WALNUT CREEK, Calif., May 13, 2013 /PRNewswire/ -- A municipal credit research group has published credit scores for 260 California cities calculated with an open source credit model. The group, Public Sector Credit Solutions (PSCS), developed the model with a grant from the California Debt and Investment Advisory Commission (CDIAC) – a unit of the State Treasurer's Office (STO). The PSCS research, which has recently been submitted for peer review, does not represent the opinion of CDIAC or STO, nor do the credit scores reflect the views of CDIAC, STO or any other public agency.
The model is based on an analysis of municipal bond defaults ranging from the Depression era to those of Stockton and San Bernardino in 2012. City bond defaults in the Depression were largely attributable to high debt service burdens and declining revenues – factors which can also affect municipal solvency today. The more recent defaults were closely associated with low or negative general fund balances and general fund deficits. The PSCS credit scoring model takes into account all of these factors as well as public employee pension costs.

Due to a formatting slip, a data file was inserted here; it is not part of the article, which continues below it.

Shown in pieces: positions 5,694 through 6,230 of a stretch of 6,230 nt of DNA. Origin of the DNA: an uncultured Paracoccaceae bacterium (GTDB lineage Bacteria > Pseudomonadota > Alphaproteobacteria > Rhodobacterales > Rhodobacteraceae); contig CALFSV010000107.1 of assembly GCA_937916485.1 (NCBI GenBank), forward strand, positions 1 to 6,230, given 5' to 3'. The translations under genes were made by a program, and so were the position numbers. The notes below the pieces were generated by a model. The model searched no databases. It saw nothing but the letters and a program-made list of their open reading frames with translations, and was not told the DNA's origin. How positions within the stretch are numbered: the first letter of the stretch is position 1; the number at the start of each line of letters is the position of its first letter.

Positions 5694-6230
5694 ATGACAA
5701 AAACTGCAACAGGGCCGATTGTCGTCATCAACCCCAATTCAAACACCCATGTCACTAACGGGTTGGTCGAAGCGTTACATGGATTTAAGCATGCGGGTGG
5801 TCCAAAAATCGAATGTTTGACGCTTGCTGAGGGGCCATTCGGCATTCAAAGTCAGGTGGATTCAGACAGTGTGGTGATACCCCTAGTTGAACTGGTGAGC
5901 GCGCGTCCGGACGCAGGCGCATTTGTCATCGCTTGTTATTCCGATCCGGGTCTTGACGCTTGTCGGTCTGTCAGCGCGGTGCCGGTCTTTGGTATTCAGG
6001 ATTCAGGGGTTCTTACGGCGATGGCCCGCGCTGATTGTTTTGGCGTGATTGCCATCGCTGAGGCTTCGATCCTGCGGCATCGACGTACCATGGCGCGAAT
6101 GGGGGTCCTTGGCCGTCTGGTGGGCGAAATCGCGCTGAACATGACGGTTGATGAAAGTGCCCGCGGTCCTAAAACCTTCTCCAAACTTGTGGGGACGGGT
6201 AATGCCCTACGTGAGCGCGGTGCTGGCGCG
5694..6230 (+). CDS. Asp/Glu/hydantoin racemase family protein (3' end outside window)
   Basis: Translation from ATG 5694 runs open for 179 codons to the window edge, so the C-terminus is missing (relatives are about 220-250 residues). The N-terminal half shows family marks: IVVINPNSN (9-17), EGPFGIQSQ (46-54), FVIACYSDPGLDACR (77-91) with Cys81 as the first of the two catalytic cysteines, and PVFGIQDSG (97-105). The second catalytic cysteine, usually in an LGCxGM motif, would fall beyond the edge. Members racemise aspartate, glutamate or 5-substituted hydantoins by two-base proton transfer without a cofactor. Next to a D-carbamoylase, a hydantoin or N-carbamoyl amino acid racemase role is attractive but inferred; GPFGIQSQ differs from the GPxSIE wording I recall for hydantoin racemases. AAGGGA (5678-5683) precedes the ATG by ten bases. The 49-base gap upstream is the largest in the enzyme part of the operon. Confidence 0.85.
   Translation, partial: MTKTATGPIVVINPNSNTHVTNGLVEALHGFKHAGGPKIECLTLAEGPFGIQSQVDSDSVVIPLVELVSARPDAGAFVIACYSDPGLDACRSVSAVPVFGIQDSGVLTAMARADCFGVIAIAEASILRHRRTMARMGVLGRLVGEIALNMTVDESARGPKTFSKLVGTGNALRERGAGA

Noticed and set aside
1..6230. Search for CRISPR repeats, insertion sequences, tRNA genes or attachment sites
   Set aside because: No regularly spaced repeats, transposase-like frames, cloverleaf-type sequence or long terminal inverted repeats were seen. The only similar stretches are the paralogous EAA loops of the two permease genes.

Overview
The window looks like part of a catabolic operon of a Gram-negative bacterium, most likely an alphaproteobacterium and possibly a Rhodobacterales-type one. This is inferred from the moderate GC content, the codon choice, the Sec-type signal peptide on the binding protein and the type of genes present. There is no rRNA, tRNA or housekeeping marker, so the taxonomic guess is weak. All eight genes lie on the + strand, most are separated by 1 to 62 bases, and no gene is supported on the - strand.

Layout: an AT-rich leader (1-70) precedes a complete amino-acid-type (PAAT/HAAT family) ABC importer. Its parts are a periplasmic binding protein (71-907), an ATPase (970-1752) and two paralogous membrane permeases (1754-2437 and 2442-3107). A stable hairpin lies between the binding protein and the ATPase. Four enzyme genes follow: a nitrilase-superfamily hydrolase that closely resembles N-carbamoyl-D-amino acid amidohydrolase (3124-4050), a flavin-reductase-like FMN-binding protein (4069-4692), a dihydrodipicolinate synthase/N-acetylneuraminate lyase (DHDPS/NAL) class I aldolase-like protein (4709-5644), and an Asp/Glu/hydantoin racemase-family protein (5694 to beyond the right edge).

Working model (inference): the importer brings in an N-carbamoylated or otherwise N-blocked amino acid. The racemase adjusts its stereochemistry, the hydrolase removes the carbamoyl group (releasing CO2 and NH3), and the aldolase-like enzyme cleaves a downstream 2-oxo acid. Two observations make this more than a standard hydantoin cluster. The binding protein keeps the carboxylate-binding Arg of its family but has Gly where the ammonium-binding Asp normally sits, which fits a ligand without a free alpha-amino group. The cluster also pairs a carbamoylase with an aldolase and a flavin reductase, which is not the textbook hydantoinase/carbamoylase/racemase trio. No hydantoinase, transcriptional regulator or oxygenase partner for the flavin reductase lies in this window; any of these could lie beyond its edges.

The credit scores and supporting research study are available on a new web site at http://www.publicsectorcredit.org/ca. The free site contains a variety of financial data for each city in addition to their credit scores. All the scores are summarized on an Excel workbook on the site or directly at http://www.publicsectorcredit.com/ca/download/California_Credit_Scoring_Model_v1_20120430.xlsx. The draft study, co-authored with San Jose State University economist Dr. Matthew Holian, has been posted on the Social Science Research Network, a working paper repository, at http://papers.ssrn.com/sol3/papers.cfm?abstract_id=2258801. The study contains a history of California city bond defaults and also discusses recent defaults, bankruptcies and state takeovers elsewhere in the US.
The municipal credit scores take the form of default probabilities – estimates of the likelihood that a given city will fail to service its debt obligations over the course of one year. Investors can use the default probabilities to determine whether the interest rate on a city's bonds compensates them for the credit risk they are assuming. The vast majority of cities have default probabilities below 2%, but a few are higher.
Data for the scoring model was collected from audited financial statements each city is required to file. The PSCS model could also be run with projected revenue and expenditure data to provide a more forward looking measure of credit risk.
Contact: Marc Joffe, +1-415-578-0558, firstname.lastname@example.org
SOURCE Public Sector Credit Solutions